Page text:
Cynata Therapeutics, a biotech company specializing in therapeutics, has opened its Limited (ASX: CYP), a leading clinical-stage biotechnology company specialising in cell therapeutics, is pleased to announce that the mesenchymal COVID-19 (MEND) trial has begun enrolling patients. The study is intended to research efficacy of the company’s proprietary Cymerus mesenchymal stem cells (MSCs) in use for adults diagnosed with severe cases of the virus.
Outsourcing-Pharma (OSP) recently spoke with Cynata CEO Ross MacDonald (RM) about the MEND trial, and how the pandemic has impacted its operations.
OSP: Please tell us about Cynata Therapeutics—who you are, what you do, key services and capabilities, and what sets your Cymerus technology apart from the rest?
RM: Cynata Therapeutics is an Australian stock exchange listed clinical-stage stem cell and regenerative medicine company focused on the development of cell therapy products based on Cymerus, a proprietary therapeutic stem cell platform technology. Cymerus overcomes the challenges of other production methods by using induced pluripotent stem cells (iPSCs) to achieve economic manufacture of mesenchymal stem cells (MSCs), at commercial scale without the limitation of multiple donors.
Any requirement for multiple donors creates major issues around product consistency as every donor is different and so too are cells derived from them. Manufacture of Cynata’s Cymerus MSC products is outsourced to Waisman Biomanufacturing in Madison, WI.
OSP: Could you please provide a little bit more information about the indications Cymerus has been tested on/used for prior to now, and why your team believes it could be effective on COVID-19 patients?
Cynata’s lead product candidate CYP-001 met all clinical endpoints and demonstrated positive safety and efficacy data for the treatment of steroid-resistant acute graft-versus-host disease (GvHD) in a Phase 1 trial. Cynata is now advancing its Cymerus MSCs into Phase 2 trials for severe complications arising from COVID-19, GvHD, critical limb ischemia and into a Phase 3 trial for osteoarthritis.
In addition, Cynata has demonstrated utility of its Cymerus MSC technology in preclinical models of asthma, diabetic wounds, heart attack, sepsis, acute respiratory distress syndrome (ARDS) and cytokine release syndrome.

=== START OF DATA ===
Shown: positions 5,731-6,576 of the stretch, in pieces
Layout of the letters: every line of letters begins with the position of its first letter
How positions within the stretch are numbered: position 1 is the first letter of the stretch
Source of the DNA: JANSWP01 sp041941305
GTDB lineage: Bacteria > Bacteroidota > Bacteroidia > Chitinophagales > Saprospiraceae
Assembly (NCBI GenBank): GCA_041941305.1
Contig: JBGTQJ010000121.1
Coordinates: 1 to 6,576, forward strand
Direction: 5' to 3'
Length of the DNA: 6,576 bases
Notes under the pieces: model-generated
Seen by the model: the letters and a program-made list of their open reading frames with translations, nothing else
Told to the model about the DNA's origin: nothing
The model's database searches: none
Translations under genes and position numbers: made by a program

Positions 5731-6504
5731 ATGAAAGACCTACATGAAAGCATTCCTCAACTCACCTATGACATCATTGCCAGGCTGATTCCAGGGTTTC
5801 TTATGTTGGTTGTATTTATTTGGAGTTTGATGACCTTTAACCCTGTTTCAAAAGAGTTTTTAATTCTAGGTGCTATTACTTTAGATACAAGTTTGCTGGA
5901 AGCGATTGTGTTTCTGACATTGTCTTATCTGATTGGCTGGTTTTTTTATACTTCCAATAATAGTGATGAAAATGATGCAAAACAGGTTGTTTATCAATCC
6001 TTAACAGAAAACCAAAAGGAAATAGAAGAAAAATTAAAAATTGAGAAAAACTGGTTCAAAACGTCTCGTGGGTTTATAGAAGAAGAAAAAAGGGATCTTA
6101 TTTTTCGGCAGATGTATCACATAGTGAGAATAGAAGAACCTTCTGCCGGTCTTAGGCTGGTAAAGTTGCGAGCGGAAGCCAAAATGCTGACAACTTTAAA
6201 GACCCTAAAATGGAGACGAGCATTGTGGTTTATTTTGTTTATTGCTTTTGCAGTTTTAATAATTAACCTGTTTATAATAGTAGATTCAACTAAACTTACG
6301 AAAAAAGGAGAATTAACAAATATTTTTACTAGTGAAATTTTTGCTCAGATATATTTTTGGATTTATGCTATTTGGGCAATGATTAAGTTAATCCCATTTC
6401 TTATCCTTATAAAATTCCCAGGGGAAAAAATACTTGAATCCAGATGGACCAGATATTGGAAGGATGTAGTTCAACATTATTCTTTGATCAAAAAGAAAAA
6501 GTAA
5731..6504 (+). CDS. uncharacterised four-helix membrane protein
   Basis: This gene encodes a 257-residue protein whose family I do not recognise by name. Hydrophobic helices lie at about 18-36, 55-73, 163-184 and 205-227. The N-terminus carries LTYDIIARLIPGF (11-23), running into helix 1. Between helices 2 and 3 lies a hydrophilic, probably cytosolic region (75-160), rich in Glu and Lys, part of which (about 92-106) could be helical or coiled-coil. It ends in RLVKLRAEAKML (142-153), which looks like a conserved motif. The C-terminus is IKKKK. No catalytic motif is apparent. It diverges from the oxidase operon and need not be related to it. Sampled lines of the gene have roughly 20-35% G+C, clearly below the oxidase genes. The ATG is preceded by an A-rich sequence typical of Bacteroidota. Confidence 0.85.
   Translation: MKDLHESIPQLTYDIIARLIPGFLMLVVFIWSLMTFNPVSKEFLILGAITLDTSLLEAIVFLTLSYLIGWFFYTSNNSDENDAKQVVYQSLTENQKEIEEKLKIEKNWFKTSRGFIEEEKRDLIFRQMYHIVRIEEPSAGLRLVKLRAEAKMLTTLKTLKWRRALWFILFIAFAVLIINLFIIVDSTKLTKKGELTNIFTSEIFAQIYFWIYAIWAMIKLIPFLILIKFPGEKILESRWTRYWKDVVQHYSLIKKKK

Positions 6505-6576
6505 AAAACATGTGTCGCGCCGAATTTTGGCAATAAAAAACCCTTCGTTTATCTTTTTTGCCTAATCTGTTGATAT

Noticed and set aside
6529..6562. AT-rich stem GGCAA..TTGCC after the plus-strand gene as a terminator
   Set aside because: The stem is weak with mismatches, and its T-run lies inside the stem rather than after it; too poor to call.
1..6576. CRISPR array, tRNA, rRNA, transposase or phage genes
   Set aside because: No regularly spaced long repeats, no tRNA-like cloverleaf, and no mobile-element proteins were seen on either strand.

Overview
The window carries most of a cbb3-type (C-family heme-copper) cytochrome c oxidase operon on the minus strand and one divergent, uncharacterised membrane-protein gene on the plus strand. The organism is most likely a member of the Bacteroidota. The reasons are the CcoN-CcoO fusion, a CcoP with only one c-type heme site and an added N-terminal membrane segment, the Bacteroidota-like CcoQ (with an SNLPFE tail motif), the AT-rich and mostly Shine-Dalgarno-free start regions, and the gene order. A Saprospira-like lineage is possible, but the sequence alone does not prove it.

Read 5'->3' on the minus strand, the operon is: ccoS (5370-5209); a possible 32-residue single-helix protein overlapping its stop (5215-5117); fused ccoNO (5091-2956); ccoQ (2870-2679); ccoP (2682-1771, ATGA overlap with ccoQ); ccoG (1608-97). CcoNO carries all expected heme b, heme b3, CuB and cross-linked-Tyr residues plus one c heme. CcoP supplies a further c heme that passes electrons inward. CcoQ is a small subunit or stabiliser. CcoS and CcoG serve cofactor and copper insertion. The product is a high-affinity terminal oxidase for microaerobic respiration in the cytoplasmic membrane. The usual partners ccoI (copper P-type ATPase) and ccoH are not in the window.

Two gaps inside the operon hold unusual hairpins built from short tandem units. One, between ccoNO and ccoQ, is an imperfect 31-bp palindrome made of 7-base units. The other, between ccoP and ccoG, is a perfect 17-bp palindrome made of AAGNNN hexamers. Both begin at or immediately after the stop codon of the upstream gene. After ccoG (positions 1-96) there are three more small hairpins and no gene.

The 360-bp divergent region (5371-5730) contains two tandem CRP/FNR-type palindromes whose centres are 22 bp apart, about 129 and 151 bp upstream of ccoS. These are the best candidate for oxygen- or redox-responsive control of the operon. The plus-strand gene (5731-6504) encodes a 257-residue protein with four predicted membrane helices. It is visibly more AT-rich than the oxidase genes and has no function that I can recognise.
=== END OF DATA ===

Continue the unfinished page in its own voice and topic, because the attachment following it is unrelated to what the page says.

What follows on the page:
In the case of COVID-19, patients suffering severe complications typically present with respiratory distress and it is this condition, along with sepsis and cytokine release syndrome (or cytokine storm), that is the major cause of morbidity and mortality in these patients. Cynata has reported compelling data in pre-clinical models of all three, creating a solid foundation for the MEND clinical trial.
OSP: What can you tell us about the MEND Trial enrollment effort—i.e. anticipated length of enrollment time, how you selected the centers in NSW, etc.?
RM: The MEND Trial is an open-label, randomized controlled clinical trial to investigate early efficacy of Cymerus MSCs in 24 adult patients admitted to intensive care with COVID-19 and respiratory distress. Twelve patients will be randomized to receive Cymerus MSC infusions, in addition to standard of care, while 12 patients will be randomised to the control group and will receive current standard of care.
The primary efficacy endpoint will be improvement in PaO2/FiO2 ratio (a measure of hypoxemia, a low level of oxygen in the blood caused by compromised lung function) by Day 7. Safety and tolerability up to Day 28 will also be a primary endpoint.
Given the uncertainties surrounding the progress of the pandemic in the region around the study centers it is presently difficult to predict recruitment rates. The study centers were specifically selected as they provide care for a large population in the western region of Sydney in New South Wales; one of the centers is among the largest hospitals in Australia.
OSP: What kinds of challenges does the current pandemic present to your recruitment effort, and can you tell me how your team is working to overcome and bypass those challenges?
RM: The pandemic has created major challenges globally for the pharmaceutical and biotech industry as clinical trials are delayed or curtailed as authorities seek to ensure adequate health care resources to deal with expected or actual COVID-19 patient numbers. In Cynata’s case this has specifically impacted our proposed Phase 3 clinical trial in osteoarthritis patients where, because of the pandemic, the University of Sydney (the sponsor of the trial) advised that the newly approved trial should not commence trial participant involvement (first visits) until further notice.
Cynata continues to work with the Chief Investigator, Professor David Hunter, to continue to prepare for the trial to be ready to commence enrolment as soon as possible. Our proposed trial in COVID-19 patients is, of course, directly related to the current pandemic and enrollment in that trial is now open.
OSP: What else would you like to tell our readers about the trial, or your company?
RM: MSCs represent a very promising therapeutic approach to a range of important diseases and we are now seeing regulatory authorities around the world starting to approve therapeutic products based on MSCs. Cynata is the leading company worldwide developing a new approach to manufacturing MSC products that does not rely on multiple tissue donations from multiple donors.
The FDA has recently and clearly indicated that a reliance on manufacturing strategies that require multiple donors results in very substantial and unresolved questions around product consistency. Cynata’s proprietary Cymerus technology provides a very practical solution.